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Buyer-Supplier Relationships Improved In the Past Year—But Not By Much

Apparel, footwear and home-textile manufacturers are still smarting from Covid-19’s disruptive impacts more than two years after the pandemic upended their businesses and livelihoods, according to a short, anonymous survey that aims to ascertain the quality of buyer-supplier relationships worldwide.

Better Buying’s Partnership Index, the research platform’s second since 2021, saw the overall score improve by a mere one point from last year, with “noticeable” dips in individual scores for business stability and buyer visibility, which fell by 6.7 percent and 2.4 percent respectively. Some scores improved, albeit modestly, such as buyers’ efforts to reduce duplicative audit requirements (4.2 percent), the fairness of buyers’ financial terms (4.1 percent), buyers’ efforts to improve working conditions in supply chains (3.3 percent), and whether a buyer was a preferred partner (2.1 percent).

Meant to complement Better Buying’s more comprehensive Purchasing Practices Index, the BPPI is a “short, subjective, high-level look” at the key problem areas in buyer-supplier relationships in the soft-goods sector, said Marsha Dickson, the organization’s founder and CEO. It comprises 12 subjective measures, along with three open-ended questions for suppliers to provide additional details about their buyers.

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The idea, Dickson said, is not to provide so much of a “Better Buying Lite” but a more succinct means of assessing how the industry measures up to Better Buying’s five responsible purchasing principles—that is, business visibility and order forecasting, long-term stability, reasonable timelines, fair financials and a sense of shared responsibility—plus other areas of interest such as communication, the opportunity to provide input on innovation and operational efficiency.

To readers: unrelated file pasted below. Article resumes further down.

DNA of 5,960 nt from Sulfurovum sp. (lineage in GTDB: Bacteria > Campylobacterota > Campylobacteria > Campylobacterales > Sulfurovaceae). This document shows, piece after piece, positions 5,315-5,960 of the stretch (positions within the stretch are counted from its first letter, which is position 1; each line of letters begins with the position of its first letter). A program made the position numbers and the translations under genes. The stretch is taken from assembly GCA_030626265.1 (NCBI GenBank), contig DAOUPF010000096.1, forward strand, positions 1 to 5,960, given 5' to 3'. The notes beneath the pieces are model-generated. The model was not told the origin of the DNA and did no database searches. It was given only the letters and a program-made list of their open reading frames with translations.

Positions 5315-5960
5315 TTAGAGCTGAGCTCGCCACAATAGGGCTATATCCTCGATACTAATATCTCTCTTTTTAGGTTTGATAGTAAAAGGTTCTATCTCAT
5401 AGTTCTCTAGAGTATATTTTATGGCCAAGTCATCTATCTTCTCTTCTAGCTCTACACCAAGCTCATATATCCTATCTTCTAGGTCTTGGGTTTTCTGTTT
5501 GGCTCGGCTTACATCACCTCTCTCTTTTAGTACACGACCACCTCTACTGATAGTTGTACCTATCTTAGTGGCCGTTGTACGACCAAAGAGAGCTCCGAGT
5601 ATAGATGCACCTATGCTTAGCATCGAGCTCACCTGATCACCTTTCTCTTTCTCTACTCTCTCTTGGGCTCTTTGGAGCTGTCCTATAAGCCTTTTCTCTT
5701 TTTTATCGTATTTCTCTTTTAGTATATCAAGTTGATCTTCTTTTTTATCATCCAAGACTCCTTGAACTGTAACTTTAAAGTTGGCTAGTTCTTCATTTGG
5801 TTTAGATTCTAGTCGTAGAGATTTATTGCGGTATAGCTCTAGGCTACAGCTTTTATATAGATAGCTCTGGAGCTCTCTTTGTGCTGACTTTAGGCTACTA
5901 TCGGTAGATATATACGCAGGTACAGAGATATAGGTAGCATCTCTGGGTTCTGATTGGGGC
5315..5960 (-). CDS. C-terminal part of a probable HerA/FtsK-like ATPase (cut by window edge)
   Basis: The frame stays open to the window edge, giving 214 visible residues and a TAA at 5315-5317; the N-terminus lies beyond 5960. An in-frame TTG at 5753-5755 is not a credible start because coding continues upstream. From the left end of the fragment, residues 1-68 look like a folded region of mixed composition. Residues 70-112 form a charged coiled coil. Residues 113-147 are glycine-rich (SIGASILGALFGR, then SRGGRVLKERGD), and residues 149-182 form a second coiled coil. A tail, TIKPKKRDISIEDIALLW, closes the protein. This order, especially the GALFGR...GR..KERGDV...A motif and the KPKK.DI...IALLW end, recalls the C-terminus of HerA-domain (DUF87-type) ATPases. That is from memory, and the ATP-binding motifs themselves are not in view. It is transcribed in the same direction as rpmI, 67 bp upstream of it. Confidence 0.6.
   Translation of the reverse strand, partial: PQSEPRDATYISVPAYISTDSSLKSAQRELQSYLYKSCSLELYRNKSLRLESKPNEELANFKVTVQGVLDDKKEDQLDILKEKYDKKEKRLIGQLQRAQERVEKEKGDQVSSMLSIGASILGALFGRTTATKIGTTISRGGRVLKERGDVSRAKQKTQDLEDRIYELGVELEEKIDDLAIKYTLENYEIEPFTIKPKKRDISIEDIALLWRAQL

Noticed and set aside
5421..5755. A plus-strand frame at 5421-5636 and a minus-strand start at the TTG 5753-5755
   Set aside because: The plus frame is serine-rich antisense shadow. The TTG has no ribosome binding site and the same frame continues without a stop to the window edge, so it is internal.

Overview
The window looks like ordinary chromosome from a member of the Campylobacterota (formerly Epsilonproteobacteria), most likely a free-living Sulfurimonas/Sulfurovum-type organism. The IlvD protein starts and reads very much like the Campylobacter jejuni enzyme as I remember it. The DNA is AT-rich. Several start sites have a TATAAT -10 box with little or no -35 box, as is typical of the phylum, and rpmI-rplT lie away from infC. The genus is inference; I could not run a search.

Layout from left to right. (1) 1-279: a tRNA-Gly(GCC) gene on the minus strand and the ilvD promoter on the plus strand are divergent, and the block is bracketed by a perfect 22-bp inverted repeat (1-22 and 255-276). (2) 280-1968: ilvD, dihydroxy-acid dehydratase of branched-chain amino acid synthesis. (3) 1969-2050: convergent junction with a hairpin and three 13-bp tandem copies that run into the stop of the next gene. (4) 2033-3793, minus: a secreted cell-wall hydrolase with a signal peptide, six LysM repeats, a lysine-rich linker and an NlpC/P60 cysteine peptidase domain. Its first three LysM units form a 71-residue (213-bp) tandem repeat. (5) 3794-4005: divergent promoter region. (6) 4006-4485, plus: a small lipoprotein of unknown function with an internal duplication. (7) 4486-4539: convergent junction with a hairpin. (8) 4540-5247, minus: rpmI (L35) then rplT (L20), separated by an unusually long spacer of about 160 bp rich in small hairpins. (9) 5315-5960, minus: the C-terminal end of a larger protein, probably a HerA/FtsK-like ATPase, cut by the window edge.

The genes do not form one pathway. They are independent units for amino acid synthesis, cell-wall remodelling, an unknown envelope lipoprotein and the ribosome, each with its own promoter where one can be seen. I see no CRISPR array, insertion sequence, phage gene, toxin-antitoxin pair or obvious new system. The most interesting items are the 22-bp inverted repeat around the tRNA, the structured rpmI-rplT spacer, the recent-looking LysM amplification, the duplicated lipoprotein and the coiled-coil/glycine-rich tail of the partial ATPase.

“It was designed to provide another look that was more about perceptions,” she said. “So it’s to get a high-level snapshot of where the problem areas are.”

Participation increased significantly in this year’s BBPI, with 1,162 suppliers from 54 countries rating 160 buyers in 2022, versus 679 suppliers from 50 countries rating 100 buyers in 2021. One-quarter of the ratings were from suppliers headquartered in China (24.1 percent), with others coming from Bangladesh (8.7 percent), Hong Kong (7.8 percent) and Turkey (6.7 percent). Most (78 percent) received their orders directly from the brands or retailers.

Brands and retailers that subscribe to the BBPI are able to pull out data that relates to their specific supply chain, something that Dickson says can help buyers get a more accurate sense of how they’re performing in the eyes of their suppliers. This, she said, can give buyers a better understanding of how much further they need to go when it comes to improving their purchasing practices.

“If you can imagine an athletic footwear company; we know they often have really long R&D relationships with the companies that they work very closely in partnership with. They probably need to forecast differently and in a different time horizon than a fast fashion company that’s using materials that are pretty much standard,” she said. “And so the Partnership Index starts to tell us where you need to go on that more detailed scale. Is providing a forecast 90 days out good enough? Do your suppliers say they have enough visibility?”

Better Buying boasts roughly 30 subscribers, including Adidas, Gap Inc., Eileen Fisher, Lululemon, Patagonia, Nike and Reformation. Companies that maintain participation across different rating cycles can trace trends and flag potential problems in their purchasing practices sooner rather than later, Dickson said. They’re also the ones that want to do better. Repeat BBPI subscribers, for example, increased their overall score by an average of three points over last year.